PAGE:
THE "spectacular" growth of the churches in London is a
rejoinder to the "very powerful academic narrative that our society
is inevitably getting more and more secular", a colloquium heard
The colloquium, "Church Growth and Decline in a Global City:
London, 1980 to the Present", at the University of London's
Institute of Historical Research, was organised by the Revd Dr
David Goodhew, director of the Centre for Church Growth Research at
Cranmer Hall, St John's College, Durham. On Tuesday, he said that
the findings presented should encourage clergy who might
"internalise fatalism", but that Anglicans were occasionally guilty
of being "snooty" about those churches that were enjoying
"It is implied that these are theological unsophisticates who
will broaden and deepen and learn how to be a bit more like us," he
said. "And I think we could do with being a bit humbler, and asking
in what ways are these people connecting the gospel with London,
and how might the Anglican Church learn from this?"
The colloquium heard from Dr Peter Brierley, whose London Church
Census of 2012 suggested a growth of 16 per cent between 2005 and
2012, from 620,000 to 720,000 people attending on Sundays. The
number of churches grew by 17 per cent, from 4100 to 4800.
Dr Goodhew suggested that Dr Brierley's figure was "quite
probably an undercount" in the light of research by Dr Andrew
Rogers in Roehampton, showing that black-majority churches in
Southwark numbered 240 (News, 28 June).
The Revd Dr Babatunde Adedibu, policy and research officer for
the Redeemed Christian Church of God, reported that the
denomination had planted more than 600 churches in the UK since the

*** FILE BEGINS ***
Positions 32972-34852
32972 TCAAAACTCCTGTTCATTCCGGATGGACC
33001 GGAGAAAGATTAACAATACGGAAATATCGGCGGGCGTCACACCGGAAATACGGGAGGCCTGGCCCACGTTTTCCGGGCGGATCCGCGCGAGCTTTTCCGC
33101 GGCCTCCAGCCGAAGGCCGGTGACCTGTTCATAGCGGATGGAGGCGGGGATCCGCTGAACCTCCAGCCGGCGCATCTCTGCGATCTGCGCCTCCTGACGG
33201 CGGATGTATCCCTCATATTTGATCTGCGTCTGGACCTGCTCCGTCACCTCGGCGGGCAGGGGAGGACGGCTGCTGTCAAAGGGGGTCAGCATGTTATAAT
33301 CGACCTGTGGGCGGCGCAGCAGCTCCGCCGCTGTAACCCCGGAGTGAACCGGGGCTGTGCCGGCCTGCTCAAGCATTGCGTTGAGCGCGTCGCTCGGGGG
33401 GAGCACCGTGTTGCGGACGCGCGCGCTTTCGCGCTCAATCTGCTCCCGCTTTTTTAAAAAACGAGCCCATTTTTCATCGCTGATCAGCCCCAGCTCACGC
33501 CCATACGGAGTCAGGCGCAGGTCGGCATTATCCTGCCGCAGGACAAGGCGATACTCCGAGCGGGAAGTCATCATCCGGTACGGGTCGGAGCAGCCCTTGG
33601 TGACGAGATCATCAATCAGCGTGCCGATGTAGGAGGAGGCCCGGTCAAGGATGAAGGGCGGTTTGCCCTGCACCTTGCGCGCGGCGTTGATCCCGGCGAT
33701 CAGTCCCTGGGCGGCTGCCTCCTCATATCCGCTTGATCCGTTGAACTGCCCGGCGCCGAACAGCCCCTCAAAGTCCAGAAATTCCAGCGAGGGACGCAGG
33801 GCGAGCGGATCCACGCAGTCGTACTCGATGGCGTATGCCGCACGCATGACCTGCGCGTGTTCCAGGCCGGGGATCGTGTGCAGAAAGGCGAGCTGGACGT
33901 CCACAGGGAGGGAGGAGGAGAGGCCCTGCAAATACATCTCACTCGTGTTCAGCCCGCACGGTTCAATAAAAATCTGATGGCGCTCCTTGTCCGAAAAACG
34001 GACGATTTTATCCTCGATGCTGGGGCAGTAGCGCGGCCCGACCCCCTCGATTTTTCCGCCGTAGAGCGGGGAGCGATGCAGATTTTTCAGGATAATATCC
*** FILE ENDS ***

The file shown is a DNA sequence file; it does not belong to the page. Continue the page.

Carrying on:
1980s, many in London.
"The primary picture that comes out from the resarch is of very
significant church growth across London but's it not the whole
picture," Dr Goodhew said. "There has been an explosion of
attendance in Pentecostal churches. Orthodox churches are also
growing strongly, and Roman Catholic congregations are growing a
little overall and a lot in some places. Conversely, some of the
older Free Churches, like the Methodists and the URC, are
continuing to decline sharply: attendance has more than halved in
London since 1979."
Dr Goodhew suggested that the data presented raised questions
about the C of E's ethnic make-up. While 36 per cent of those
attending London Baptist churches and 45 per cent of Roman
Catholics were from ethnic minorities, the proportion from ethnic
minorities fell to 21 per cent in the C of E. "I think that raises
serious missiological questions for the Anglican Church. When Black
and Asian Anglicans migrate to this country, where do they go to
Dr Goodhew's research team is now looking at new churches in the
north-east. He said that early findings suggested that "a number of
developments in church growth that are focused in London are
happening to some degree nationally, and may well happen to a
greater degree over time."